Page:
SILVERHILL, Alabama — Several representatives of local law enforcement, including Sheriff Hoss Mack and Daphne Police Chief David Carpenter, were on hand Monday, Aug. 5 to witness the swearing in of new Silverhill Police Chief Kenneth Hempfleng.
The town of Silverhill announced the hiring of Hempfleng, a veteran of the Daphne Police Department, in a Facebook post on July 17.
Silverhill Mayor Jared Lyles performed the swearing-in ceremony during the council’s work session on Monday, with assistance from Hempfleng’s brother, Kevin.
“I’m just glad to be here,” Hempfleng said. “I’m glad to be able to serve the town of Silverhill and do whatever I can to make this department better.”
Hempfleng said he wanted to convey to the public that his door is always open. “Please feel free to come by and see me anytime.”
According to a post on the town’s Facebook page, Hempfleng is a 32-year veteran of law enforcement, who most recently served the city of Daphne for 30 years; he served as a lieutenant in the support service division and patrol division.
He is a graduate of the Southwest Police Academy, as well as a 2016 graduate of the FBI National Academy. Also in 2016, he became an Alabama Certified Law Enforcement Executive.
Hempfleng began work on Monday, July 22.
“We are excited about Chief Hempfleng coming on board with us and are thrilled about the future of our department,” according to the post. “He brings a wealth of experience, and will be a huge asset to our department, and our community.”
The town had been acting with an interim chief since the resignation of Michael Taylor on March 4. Taylor served as acting chief following the resignation of Kevin Brock in January of 2018 until he was appointed to take over the position on a part-time basis in September.
Sgt. John Branscomb, who also served as the department’s School Resource Officer, was appointed to serve as acting chief following Taylor’s resignation, but resigned the position on June 3, announcing that he had accepted a position with the Elberta Police Department.
Sgt. Daniel Boutwell, who is also a certified SRO, served as acting chief following Branscomb’s resignation.
The town has also been advertising for a second SRO officer.
In addition to the chief, at full strength the town employs four full-time officers and four reserve officers.
In other business Aug. 5, Alan Killen with Civil Southeast announced that bids on the town’s more than half-million dollar water expansion project will be opened on Friday, Aug. 23, beginning at 10 a.m. at town hall.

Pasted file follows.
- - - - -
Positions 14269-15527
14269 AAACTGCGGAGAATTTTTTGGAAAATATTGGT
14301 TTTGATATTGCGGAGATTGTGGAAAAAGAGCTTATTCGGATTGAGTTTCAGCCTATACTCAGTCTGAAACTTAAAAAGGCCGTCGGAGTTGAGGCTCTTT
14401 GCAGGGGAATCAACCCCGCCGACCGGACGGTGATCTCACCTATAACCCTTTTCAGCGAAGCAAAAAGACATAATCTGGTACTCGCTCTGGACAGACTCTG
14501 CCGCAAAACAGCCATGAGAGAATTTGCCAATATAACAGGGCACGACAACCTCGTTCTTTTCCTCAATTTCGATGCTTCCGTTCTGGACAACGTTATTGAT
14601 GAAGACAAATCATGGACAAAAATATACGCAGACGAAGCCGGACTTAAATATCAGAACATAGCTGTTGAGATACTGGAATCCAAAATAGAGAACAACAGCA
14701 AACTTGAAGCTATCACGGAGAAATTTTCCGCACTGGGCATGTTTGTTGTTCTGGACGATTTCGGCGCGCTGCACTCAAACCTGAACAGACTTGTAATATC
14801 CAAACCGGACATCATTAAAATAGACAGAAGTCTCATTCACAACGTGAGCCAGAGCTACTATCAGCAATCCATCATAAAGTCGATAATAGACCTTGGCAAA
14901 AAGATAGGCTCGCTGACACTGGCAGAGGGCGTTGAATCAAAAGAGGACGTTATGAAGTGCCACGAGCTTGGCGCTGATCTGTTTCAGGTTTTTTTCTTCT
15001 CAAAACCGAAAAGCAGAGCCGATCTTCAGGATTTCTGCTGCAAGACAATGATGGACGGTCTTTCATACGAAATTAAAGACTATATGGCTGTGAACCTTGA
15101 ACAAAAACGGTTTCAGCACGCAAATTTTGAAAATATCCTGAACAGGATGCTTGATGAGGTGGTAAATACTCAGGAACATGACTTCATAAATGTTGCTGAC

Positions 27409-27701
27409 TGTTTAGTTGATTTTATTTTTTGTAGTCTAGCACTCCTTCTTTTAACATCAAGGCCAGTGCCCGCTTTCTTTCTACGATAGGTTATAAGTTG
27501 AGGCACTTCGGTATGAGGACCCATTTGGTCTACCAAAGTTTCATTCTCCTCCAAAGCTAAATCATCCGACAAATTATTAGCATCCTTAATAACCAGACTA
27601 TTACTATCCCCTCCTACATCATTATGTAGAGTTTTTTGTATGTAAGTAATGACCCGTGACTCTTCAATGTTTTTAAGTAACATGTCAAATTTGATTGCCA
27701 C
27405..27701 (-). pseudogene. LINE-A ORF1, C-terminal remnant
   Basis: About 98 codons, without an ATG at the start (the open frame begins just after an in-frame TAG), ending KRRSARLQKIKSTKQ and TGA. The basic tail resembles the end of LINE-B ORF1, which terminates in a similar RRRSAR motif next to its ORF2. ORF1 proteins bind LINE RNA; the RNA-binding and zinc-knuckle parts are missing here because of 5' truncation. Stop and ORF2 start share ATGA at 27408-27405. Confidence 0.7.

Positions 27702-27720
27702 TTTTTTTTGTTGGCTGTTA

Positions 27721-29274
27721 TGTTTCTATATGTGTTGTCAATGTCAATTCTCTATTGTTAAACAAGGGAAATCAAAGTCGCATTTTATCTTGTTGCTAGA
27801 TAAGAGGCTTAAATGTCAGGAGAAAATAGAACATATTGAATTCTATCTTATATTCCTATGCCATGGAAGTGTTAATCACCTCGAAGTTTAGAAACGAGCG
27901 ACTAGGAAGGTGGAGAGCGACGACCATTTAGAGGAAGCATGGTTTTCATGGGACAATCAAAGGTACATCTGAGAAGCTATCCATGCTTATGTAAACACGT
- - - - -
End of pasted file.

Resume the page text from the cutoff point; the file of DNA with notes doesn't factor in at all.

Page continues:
Council members were also invited to a pre-bid meeting at 10 a.m. Thursday, Aug. 15 at town hall.
“We’ve gotten a lot of interest in the project,” Killen said, “with six bidders so far. I’m hoping to get a total of 10 by the time we open bids.”
The council approved a resolution at its meeting in April of 2018 to enter into an agreement with Civil Southeast regarding the running of 8-inch water lines and replacing 2-inch water lines with 8-inch water lines along East Boulevard.
In September of 2018, the town learned that they received a federal grant which will pay half of the estimated $540,000 project.
Lyles told council members on Monday that the town had also received a principal forgiveness, which would make additional funds available for the project and asked council members to consider adding a GPS monitoring system to the project.
The council also received a complaint from resident Frances Lamont concerning events at the Little Bohemian Hall.
“I’ve lived in this area for nine years and it’s only gotten bad recently,” said Lamont who told council members that she has complained about the noise at least five times over the last two years. “It gets so bad that it rattles the house. This is a quiet neighborhood, not an entertainment district.”
Lyles told Lamont that the town has a noise ordinance, but without a way to measure a decibel level, the ordinance calls to noise to be kept at a “reasonable level.”
“Rather than try to chance the ordinance, it will be easier for us to work on changing the rental agreement for Little Hall,” Lyles said. “We certainly want to take the concerns of neighboring residents into consideration. We were already planning a meeting to talk about making changes to the agreement and I will certainly let you know whatever we decide.”
When alcohol is allowed at Little Hall functions, the town also requires that a uniformed officer be present during the event.
“We will do what we can and the best thing you can do for us is to let us know when there is a problem and we will do what we can to take care of it,” Lyles said.
The council also voted Monday to allow Lyles to attend a League of Municipalities Municipal Leadership Institute Conference, which will be held Oct. 3 in Prattville.